A Review on Methods for Random Motion Detection and Compensation in Bio-Radar Systems
Sensors Vol. 19, Nº 604, pp. 1 - 17, January, 2019.
ISSN (print): 1424-3210
ISSN (online): 1424-8220
Journal Impact Factor: 2,033 (in 2015)
Digital Object Identifier: 10.3390/s19030604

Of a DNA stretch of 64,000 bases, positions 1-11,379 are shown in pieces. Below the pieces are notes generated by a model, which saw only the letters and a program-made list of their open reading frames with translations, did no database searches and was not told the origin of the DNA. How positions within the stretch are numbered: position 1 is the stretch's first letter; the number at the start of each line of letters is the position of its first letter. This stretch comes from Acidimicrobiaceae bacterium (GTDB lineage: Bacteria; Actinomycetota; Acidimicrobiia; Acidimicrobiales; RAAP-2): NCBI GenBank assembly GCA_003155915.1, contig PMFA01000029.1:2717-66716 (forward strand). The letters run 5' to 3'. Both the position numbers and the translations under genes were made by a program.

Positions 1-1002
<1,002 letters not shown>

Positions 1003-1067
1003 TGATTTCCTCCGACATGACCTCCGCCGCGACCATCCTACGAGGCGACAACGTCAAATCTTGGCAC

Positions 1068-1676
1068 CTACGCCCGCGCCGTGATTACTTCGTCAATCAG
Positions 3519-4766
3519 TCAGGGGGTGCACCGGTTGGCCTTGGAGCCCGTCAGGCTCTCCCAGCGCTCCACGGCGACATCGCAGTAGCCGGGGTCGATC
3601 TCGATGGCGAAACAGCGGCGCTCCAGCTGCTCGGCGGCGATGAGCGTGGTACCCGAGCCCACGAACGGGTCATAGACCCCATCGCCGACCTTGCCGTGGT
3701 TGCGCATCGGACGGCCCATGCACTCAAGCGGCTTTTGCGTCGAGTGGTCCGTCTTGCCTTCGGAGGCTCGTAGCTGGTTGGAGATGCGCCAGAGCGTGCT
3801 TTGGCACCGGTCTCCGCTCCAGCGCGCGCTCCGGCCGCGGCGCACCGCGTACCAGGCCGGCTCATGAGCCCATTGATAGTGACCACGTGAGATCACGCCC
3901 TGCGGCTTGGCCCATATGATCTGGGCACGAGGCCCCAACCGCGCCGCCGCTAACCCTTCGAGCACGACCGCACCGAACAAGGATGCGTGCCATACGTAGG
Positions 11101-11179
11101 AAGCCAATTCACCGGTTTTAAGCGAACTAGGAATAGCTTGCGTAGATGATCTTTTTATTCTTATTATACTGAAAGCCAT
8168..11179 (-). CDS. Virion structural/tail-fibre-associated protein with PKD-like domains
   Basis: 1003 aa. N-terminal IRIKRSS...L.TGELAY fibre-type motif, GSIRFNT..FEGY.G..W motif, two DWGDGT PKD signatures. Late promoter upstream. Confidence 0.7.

The bio-radar system can measure vital signals accurately, by using the Doppler effect principle, which relates the received signal properties to the distance change between the radar antennas and the subject chest-wall. These systems have countless applications, from short range detection to assist in rescue missions, to long-term applications as for the continuous sleeping monitoring. Once the main applications of these systems intend to monitor subjects during long periods of time and under noisy environments, it is impossible to guarantee the patient immobilization, hence its random motion, as well as other clutter sources, will interfere in the acquired signals. Therefore, the signal processing algorithms developed for these applications have been facing several challenges regarding the random motion detection and mitigation. In this paper, an extended review on the already implemented methods is done, considering continuous wave radars. Several sources of random motion are considered, along with different approaches to compensate the distortions caused by them.